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The following meaning of turn appears to be common mainly in spy stories and, apparently, is present only in very few dictionaries.

From the OED:

(29. c.) definition of the verb turn (transitive): "To induce or persuade (a person) to act against his country, former associates, etc., esp. as a spy”

From Collins Dictionary:

(27 - transitive) to cause (an enemy agent) to become a double agent working for one's own side. - “the bureau turned some of the spies it had caught

Etymonline has nothing on the above usage so I’d like to ask:

  • Was the above connotation of turn coined by spy story writers, or was it first used by journalists in real espionage stories.

  • When does this usage date back to? Was it AmE or BrE originally?

  • Is corrupt a synonym of turn here, or do they convey different connotations? For instance, using Collins’ example, “the bureau turned some of the spies it had caught”, if I used “corrupted” in place of “turned”, would the meaning change?

  • 2
    @FumbleFingers - I don’t think there is anything trivial the way words evolve and change or add new connotations. The religious aspect appears to be less common nowadays, and if you know where Shakespeare used turn referring to spies, please let us know. – user067531 Sep 4 '18 at 13:28
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    @lbf - really? so why do most dictionaries fail to mention this ever-existing term? – user067531 Sep 4 '18 at 13:31
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    I think you're making far too much of what's barely even an "extension" of meaning. For at least 800 years it's been possible to "turn" someone, in the sense of persuading or forcing them to change allegiance, adopt a different lifestyle, etc. Do we really expect a new dictionary entry every time a general-purpose usage like that happens to be applied to a different subject with inconstant loyalty? When exactly did the worm turn? – FumbleFingers Sep 4 '18 at 13:45
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    "present in only very few dictionaries"? Really? You have it in Collins and OED, and dictionary.com (which appears to use Random House Unabridged Dictionary) has it as meaning 57. Personally I'd have guessed the usage had its roots in the word "turncoat". – AndyT Sep 4 '18 at 13:47
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    @FumbleFingers, was see a typo for set (the longest entry in the 2nd ed. of the OED)? – Peter Taylor Sep 4 '18 at 18:21
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One dictionary that has this definition is the Middle English Dictionary, so I think it's safe to say it's a little older then the OED says:

18. (a) To shift allegiance (to or against sb., someone's side, etc.);—also refl.; also, cause (sb.) to shift loyalties; transfer (one's loyalty to sb.); (b) to change spiritual allegiance, undergo a spiritual conversion; convert (to Christ, a faith, etc.);—also refl.; also, cause (sb., a group, etc.) to undergo a spiritual conversion; change the spiritual nature of (a temple); (c) to apostatize; cause (sb.) to apostatize; pervert (a mind, heart, etc.), corrupt; turnen to baddenesse; turnen oute.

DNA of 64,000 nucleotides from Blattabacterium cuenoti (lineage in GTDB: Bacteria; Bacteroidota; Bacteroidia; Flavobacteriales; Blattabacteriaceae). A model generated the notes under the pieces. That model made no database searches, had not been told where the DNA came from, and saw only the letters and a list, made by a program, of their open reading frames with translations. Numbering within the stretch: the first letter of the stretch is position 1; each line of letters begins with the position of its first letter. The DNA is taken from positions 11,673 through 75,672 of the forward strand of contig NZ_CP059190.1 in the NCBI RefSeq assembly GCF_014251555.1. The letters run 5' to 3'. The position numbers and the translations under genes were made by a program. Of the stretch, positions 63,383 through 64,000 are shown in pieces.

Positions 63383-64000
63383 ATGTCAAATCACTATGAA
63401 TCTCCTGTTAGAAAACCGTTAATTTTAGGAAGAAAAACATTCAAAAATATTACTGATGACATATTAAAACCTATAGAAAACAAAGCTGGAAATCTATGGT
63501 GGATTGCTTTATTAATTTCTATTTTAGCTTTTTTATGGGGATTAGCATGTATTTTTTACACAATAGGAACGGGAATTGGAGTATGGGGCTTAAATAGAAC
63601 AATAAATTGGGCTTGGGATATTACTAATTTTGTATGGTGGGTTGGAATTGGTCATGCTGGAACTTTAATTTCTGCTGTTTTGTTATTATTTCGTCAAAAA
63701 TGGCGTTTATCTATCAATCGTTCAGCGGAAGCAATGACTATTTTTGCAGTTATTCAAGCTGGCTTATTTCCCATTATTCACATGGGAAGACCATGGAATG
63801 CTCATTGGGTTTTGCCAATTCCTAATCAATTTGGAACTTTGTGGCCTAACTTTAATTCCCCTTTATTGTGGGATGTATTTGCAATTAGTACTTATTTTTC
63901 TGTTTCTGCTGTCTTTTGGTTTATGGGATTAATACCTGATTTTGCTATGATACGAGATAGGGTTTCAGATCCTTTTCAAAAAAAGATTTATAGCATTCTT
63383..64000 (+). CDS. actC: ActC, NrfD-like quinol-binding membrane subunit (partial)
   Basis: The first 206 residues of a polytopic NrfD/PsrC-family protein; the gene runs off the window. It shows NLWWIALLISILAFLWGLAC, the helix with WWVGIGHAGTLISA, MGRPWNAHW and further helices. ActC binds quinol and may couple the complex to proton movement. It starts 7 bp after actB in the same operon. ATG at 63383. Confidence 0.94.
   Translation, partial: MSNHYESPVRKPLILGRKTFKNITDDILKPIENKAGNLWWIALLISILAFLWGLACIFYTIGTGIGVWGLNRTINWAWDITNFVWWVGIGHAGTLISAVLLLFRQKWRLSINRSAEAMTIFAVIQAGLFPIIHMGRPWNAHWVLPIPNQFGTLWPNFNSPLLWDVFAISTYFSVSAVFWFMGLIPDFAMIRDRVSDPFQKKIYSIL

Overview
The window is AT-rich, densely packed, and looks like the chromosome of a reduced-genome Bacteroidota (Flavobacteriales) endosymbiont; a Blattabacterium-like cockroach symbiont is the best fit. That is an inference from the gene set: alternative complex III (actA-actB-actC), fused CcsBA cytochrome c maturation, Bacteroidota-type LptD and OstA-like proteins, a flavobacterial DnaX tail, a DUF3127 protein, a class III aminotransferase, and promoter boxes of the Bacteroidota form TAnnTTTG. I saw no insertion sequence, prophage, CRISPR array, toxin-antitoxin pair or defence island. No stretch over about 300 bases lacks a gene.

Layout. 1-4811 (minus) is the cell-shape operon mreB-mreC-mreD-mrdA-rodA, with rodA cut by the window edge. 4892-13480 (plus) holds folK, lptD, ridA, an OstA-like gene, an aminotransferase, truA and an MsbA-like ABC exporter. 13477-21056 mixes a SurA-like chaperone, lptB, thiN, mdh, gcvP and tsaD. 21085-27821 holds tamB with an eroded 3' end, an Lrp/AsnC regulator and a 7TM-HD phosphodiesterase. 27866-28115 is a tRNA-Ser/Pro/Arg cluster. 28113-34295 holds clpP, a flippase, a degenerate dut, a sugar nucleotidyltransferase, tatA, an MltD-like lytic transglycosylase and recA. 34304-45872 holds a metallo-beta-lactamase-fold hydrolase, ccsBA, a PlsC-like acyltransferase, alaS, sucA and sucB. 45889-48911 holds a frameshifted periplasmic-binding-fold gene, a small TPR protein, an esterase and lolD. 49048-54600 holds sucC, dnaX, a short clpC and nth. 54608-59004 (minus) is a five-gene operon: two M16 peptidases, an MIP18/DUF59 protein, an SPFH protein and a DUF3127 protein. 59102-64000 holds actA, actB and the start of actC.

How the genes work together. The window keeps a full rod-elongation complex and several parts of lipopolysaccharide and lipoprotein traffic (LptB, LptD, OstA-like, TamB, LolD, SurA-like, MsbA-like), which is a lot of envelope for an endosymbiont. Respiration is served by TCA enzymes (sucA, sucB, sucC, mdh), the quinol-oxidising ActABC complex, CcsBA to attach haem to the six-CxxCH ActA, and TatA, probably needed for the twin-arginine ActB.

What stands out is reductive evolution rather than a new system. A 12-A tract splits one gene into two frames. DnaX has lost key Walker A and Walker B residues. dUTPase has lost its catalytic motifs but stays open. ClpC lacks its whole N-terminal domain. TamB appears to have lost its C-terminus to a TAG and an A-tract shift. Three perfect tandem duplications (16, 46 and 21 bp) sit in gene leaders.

The (b) sense dates back to c1175, so it probably lead to the (a) sense, which dates back to c1300.

In particular, the following quote seems to have a similar structure ("turned him"):

Wiþ Fortiger be þai nold
& turned hem al bi on acord
To Vter Pendragoun her lord;
Of Arthour & of Merlin, c1330(?a1300)


As for whether it is synonymous with "corrupt", that probably depends on which side the person is switching to. If they're switching to the enemy, then you could say it's corruption. However, if they're switching to our side, then you might say they finally see the light ;)

  • Interesting, I didn’t think it was such an ancient usage. And I see that the b) definition cites also corrupt as a synonym. – user067531 Sep 4 '18 at 15:39
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It comes as a very early verbing of a noun, in this case, the word 'turncoat'. Turncoat, in turn, came from the 1100's, in the Rotuli Chartarum where two barons changed fealty from William Marshal, 1st Earl of Pembroke to King John. Thus they quite literally changed their coats of arms to something else. Turned the coat.

  • Can you link to the specific page where "turncoat" appears? According to the OED, "turncoat" only appeared in English in 1570, so I'm not sure this makes sense. I think the Rotuli Chartarum is in Latin. – Laurel Sep 4 '18 at 15:21
  • Yes, plus turncoat meaning “change principles or party" suggests more a voluntary action made for personal reasons, rather than something that was the result of being “persuaded” by a third party. – user067531 Sep 4 '18 at 15:26

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